SEO Glossary of Terms
Search engine optimization, or SEO, is a general term used to describe the science of improving your website’s position in online search results. When your potential customers execute a Google, Bing or Yahoo search, effective SEO will ensure that they see — and click on — your listing first.
The SEO process involves a multifaceted approach using a variety of tools and Internet marketing strategies, including content marketing, social media and website optimization.
If you’ve read much about SEO and online marketing, you may conclude that our industry uses a language all its own, full of obscure acronyms and jargon. To help you better understand some of our more commonly used terms, we have created a brief list of definitions and explanations.
If you have questions about any of these concepts or suggestions for other terms you would like to see added to our glossary, please contact us today!
This term describes the Google AdWords app, which is essentially an advertising platform designed to match advertisers’ products to users’ online search terms. AdWords, which uses a pay-per-click (PPC) pricing model, matches keywords or phrases relevant to your products with your prospects’ online search behaviors.
AdWords is a powerful and cost-effective tool for attracting new customers and growing your business, provided you understand how it works. You can learn more about Google AdWords and PPC advertising on our website.
This term describes any electronic text that serves as a link to another page. By embedding an HTML hyperlink in a relevant word or phrase, anchor text helps users navigate your website. This is also a powerful strategy for helping the search engines index all of your site’s pages.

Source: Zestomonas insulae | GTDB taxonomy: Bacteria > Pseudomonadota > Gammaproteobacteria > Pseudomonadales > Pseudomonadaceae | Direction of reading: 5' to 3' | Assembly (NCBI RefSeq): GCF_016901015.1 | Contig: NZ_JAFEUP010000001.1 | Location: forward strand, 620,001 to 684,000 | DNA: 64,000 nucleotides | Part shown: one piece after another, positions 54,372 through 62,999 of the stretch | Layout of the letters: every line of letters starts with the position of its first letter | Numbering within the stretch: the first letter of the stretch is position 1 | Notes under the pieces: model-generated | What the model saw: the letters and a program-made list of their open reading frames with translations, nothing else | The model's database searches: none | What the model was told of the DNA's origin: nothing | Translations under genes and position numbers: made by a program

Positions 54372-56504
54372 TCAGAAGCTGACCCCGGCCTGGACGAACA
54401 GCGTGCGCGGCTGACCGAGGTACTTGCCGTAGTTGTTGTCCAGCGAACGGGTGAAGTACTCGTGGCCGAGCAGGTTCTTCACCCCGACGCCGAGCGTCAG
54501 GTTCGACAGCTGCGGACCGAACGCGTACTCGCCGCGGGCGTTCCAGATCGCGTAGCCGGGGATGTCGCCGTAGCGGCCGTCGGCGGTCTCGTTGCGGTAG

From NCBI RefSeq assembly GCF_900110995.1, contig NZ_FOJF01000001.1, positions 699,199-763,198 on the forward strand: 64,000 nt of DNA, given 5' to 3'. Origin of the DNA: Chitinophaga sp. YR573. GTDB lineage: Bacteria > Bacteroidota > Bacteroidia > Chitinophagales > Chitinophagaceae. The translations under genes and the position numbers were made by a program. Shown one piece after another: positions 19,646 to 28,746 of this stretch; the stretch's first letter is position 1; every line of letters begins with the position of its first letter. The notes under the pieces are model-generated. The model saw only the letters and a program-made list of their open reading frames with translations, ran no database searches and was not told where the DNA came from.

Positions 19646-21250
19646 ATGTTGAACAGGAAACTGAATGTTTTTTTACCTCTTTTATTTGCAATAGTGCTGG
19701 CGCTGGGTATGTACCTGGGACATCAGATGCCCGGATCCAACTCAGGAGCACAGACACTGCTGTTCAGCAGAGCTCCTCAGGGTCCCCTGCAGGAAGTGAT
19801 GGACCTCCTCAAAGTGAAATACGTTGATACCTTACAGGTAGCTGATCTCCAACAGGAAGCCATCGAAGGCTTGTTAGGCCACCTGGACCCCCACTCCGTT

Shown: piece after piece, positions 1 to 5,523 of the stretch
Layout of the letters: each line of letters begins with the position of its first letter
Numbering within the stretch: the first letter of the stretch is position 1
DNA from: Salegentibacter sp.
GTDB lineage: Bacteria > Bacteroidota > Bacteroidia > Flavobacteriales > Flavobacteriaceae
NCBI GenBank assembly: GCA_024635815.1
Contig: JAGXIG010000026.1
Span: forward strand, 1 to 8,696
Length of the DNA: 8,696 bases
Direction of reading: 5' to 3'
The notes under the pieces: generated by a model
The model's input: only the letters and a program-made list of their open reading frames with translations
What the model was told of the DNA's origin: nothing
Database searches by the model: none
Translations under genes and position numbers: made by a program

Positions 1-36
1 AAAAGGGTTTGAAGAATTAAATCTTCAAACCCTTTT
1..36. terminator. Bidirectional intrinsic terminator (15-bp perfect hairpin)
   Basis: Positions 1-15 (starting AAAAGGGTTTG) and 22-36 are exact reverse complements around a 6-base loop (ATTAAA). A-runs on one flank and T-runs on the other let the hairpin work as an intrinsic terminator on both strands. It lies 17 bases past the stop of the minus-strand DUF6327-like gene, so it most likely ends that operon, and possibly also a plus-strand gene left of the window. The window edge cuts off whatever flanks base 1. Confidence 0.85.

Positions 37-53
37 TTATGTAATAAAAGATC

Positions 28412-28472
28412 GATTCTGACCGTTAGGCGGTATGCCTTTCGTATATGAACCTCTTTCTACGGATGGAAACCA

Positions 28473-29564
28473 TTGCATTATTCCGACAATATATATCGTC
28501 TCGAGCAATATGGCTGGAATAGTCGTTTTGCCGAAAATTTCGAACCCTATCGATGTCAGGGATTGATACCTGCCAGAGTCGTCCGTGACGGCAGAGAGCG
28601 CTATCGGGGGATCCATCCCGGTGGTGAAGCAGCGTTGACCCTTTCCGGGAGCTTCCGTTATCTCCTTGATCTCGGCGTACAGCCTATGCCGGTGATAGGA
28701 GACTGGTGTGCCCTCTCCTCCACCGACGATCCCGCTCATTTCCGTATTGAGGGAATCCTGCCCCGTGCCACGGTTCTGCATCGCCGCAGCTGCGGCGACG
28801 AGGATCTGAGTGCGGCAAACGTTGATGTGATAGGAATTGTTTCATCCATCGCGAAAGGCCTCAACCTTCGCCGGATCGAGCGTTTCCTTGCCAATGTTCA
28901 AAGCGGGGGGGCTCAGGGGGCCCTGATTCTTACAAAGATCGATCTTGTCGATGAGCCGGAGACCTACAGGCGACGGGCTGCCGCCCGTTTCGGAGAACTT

Be careful, however, because Google will penalize you for irresponsible or overuse of anchor text, or for using it in random locations that don’t make sense in context.
This is a broad term for the data and statistics used to measure the success of your online marketing efforts. Analytics may refer to those stats you track yourself, or to the Google Analytics tool, a powerful app for tracking your site visits, click-through rates and other relevant data. It also may refer to social media analytics, which can leverage social platforms to help drive traffic to your website or landing pages.
Authoritative Websites or Sources
Google rates websites and online sources based on content quality, authoritative backlinks and referrals, and an ever-changing mélange of factors all used to determine trustworthiness.
For example, the New York Times and CNN are authorities on the news, while ESPN is the premier authority on sports topics. You can establish your site as an authoritative source — which improves your SEO by leaps and bounds — by implementing a comprehensive content strategy and by ensuring that your online content is factual, up to date and relevant to your prospects and customers.
The more authoritative Google deems you to be, the higher your site will rank in the search results.
Call to Action
A call to action, or CTA, tells your audience what to do next. This may be as simple as a contextual phrase (“Contact us today!”) or a graphic site element (a button, for example, labeled, “Click Here to Order”).
Using CTAs of any type will improve your conversion rate; however, the most effective calls to action use specific, actionable, clear, simple language. Check out our blog about creating effective CTAs.